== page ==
Ambellina from science fiction series The Amory Wars ponders the value of truth. (Evil Ink Comics)

Is knowing the truth necessarily a good position to be in? Whilst many people, such as some famous scientists, value truth outright, often, for many reasons, the truth is harmful. As a species, we seem to orientate ourselves towards finding it regard;ess, favouring being headed towards an uncertain but knowable future. To quote Ambellina (pictured) from The Amory Wars:

'Uncertainty isn't easy, but its existence is why we continue to push for truth.' — Ambellina, The Amory Wars: Good Apollo I'm Burning Star IV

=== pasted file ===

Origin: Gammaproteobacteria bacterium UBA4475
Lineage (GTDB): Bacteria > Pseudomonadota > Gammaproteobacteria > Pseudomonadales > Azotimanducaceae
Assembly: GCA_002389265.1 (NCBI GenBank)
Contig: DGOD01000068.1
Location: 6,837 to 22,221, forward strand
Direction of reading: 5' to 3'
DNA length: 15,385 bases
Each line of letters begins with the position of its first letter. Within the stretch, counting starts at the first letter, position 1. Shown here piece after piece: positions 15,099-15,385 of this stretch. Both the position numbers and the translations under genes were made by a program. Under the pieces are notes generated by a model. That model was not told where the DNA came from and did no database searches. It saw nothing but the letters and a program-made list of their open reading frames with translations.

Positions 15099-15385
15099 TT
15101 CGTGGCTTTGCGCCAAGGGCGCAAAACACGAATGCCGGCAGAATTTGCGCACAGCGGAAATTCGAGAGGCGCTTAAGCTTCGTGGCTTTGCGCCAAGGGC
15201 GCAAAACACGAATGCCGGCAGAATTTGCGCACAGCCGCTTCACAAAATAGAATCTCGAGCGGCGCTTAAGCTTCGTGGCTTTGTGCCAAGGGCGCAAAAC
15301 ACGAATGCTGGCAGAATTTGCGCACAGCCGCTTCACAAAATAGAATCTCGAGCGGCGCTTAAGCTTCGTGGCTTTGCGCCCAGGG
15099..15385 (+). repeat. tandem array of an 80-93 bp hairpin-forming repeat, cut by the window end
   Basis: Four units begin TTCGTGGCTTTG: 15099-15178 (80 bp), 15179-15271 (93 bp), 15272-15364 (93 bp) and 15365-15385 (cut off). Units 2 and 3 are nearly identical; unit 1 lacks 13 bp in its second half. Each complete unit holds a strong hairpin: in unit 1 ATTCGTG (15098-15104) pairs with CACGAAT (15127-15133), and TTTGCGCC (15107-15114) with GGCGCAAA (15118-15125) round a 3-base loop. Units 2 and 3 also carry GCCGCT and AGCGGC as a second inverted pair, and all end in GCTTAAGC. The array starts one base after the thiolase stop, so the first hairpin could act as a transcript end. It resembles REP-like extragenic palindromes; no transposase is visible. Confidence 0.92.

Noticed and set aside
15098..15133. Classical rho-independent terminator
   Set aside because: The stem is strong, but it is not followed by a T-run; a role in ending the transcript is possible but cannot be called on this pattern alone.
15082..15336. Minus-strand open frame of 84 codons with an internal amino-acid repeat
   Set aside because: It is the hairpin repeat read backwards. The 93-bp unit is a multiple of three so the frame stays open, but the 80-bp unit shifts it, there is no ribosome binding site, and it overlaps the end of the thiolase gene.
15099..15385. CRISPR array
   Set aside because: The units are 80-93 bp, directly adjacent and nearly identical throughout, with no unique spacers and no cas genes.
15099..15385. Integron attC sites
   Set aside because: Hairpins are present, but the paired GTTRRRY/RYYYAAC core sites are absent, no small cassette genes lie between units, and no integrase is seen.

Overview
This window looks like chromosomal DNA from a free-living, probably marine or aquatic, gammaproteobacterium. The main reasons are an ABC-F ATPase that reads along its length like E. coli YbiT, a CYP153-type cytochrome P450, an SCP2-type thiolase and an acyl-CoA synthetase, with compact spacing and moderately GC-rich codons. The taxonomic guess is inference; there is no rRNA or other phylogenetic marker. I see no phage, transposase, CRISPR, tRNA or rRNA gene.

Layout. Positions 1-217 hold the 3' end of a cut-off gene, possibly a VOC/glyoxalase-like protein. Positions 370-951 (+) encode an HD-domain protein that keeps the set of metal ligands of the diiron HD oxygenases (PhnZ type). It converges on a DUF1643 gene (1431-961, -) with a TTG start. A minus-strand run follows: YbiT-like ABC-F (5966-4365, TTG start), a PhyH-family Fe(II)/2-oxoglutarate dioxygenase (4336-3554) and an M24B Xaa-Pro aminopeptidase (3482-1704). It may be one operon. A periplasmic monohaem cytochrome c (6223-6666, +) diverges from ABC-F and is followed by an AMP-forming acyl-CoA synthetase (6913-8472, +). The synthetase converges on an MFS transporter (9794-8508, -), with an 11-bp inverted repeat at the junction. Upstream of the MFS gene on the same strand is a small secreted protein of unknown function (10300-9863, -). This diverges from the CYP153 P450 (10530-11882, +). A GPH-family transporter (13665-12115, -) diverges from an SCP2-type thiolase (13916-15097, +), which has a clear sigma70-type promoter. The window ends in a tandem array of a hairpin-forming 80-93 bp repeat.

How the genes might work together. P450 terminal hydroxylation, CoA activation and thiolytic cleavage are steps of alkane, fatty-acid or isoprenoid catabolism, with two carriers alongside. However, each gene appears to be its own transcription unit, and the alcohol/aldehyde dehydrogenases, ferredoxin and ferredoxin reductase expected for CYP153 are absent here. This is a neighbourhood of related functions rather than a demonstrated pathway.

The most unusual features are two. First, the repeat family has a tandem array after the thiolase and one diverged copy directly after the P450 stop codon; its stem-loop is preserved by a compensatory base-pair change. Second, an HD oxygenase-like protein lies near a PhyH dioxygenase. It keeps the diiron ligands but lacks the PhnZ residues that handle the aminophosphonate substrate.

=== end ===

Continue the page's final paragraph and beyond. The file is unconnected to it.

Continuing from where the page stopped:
Friedrich Nietzsche called this desire to know the truth the ‘will to truth’.

Here’s the thing, though: many people who value truth outright don’t realise that their will to know the truth is an appropriated value from belief systems such as Christianity. Truthful living to them is a virtue.

Yet in many cases it is better not to pursue the truth. For example, we may innocently favour the spectacle of magic; live with the apparent unpreparedness of stand-up comedy; choose the lack of anxiety associated with placebos; and embrace the illusions of their being such things as free will and objective morality, which will both pull society together in the same direction.

But are we able to live like this? Doesn’t the will to seek truth overpower us in the end? For it’s either truth or crippling doubt.

Maybe we’re not able to live without truth. But maybe we already make truth conveniently fluid enough to live blissfully in ignorance.